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Valley Life

*foot notes

November 03, 2000|JAMES E. FOWLER

On Tuesday we practice a traditional four-year ritual of our democracy--we elect our next president. As most social studies students can tell you, the American president is not elected by popular vote, but by the Electoral College. It was created by the Founding Fathers as a compromise between those who wanted the president chosen by the Congress and those who wanted the president chosen by popular vote. No constitutional provision or federal law requires electors to vote in accordance with the popular vote in their state. Each state has the same number of electors as its congressional representatives in the Senate and the House combined, making a total of 538 electors. A presidential candidate must win 270 electoral votes to be elected. If no one achieves a majority of electoral votes, the House of Representatives elects the president. The vote would be taken by state, with each state delegation having one vote.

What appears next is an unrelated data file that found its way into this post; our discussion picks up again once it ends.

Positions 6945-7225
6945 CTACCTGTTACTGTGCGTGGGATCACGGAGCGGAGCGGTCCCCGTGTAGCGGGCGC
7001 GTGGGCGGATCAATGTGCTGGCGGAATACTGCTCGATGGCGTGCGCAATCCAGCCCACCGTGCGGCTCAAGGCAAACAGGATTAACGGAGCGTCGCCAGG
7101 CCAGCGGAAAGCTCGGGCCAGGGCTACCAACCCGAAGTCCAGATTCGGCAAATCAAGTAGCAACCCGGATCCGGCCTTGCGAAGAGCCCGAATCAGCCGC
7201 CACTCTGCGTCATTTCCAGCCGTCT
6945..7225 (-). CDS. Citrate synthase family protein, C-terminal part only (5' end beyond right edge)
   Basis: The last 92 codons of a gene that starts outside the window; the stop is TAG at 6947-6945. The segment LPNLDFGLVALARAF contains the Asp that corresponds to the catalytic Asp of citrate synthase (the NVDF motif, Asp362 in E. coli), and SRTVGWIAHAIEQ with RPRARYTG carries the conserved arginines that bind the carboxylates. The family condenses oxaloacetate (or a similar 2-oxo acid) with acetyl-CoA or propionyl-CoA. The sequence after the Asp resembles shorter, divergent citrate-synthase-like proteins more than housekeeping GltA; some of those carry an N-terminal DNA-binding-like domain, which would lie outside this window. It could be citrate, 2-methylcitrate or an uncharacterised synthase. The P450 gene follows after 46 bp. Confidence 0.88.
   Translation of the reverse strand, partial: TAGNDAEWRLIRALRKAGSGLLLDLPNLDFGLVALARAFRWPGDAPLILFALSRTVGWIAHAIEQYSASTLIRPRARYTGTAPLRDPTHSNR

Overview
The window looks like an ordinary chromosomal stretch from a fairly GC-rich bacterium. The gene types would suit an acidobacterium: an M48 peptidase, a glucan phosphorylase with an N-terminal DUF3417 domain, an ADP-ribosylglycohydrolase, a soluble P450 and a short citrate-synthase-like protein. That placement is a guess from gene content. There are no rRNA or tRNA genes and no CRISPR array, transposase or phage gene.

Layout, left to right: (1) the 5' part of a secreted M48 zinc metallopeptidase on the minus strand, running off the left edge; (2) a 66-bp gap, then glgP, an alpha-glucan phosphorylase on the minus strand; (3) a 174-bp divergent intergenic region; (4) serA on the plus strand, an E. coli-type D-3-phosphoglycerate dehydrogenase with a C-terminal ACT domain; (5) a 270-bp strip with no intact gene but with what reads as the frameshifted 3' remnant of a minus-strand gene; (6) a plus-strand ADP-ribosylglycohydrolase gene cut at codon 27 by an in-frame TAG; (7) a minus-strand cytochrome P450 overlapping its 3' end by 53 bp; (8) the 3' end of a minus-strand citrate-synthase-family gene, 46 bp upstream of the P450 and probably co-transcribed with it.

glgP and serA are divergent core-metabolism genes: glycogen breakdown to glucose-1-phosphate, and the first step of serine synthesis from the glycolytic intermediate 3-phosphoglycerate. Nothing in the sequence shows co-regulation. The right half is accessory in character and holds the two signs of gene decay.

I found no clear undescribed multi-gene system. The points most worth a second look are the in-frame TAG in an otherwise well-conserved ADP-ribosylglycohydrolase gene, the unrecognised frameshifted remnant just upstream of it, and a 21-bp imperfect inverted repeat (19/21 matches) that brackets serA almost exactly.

* Twice in our history, a candidate lost the popular vote, but won in the Electoral College. In 1876, Samuel J. Tilden beat Rutherford B. Hayes by some 250,000 votes nationwide, but Hayes squeezed by in the Electoral College, 185-184. In 1888, Grover Cleveland, the sitting president, won the popular vote by about 95,000 votes, but Benjamin Harrison became president.

* John Kennedy defeated Richard Nixon in 1960 in a close race--by 119,000 popular votes, 303-219 in the Electoral College. Contrary to some popular myths, even if Nixon had won Illinois' 27 hotly contested electoral votes he still would not have won the presidency, falling short 276-246.

* Today's economy is strong and President Clinton is leaving office while still relatively popular with the American public. He is the first Democratic officeholder to leave the Oval Office after an eight-year run enjoying both popularity and good health since Andrew Jackson in 1836.

* Have you misplaced your sample ballot and you're not sure where your neighborhood polling place is? Los Angeles County has a Web site to help. Go to http://polling.co.la.ca.us/locator/, type in your address and you'll have your answer.

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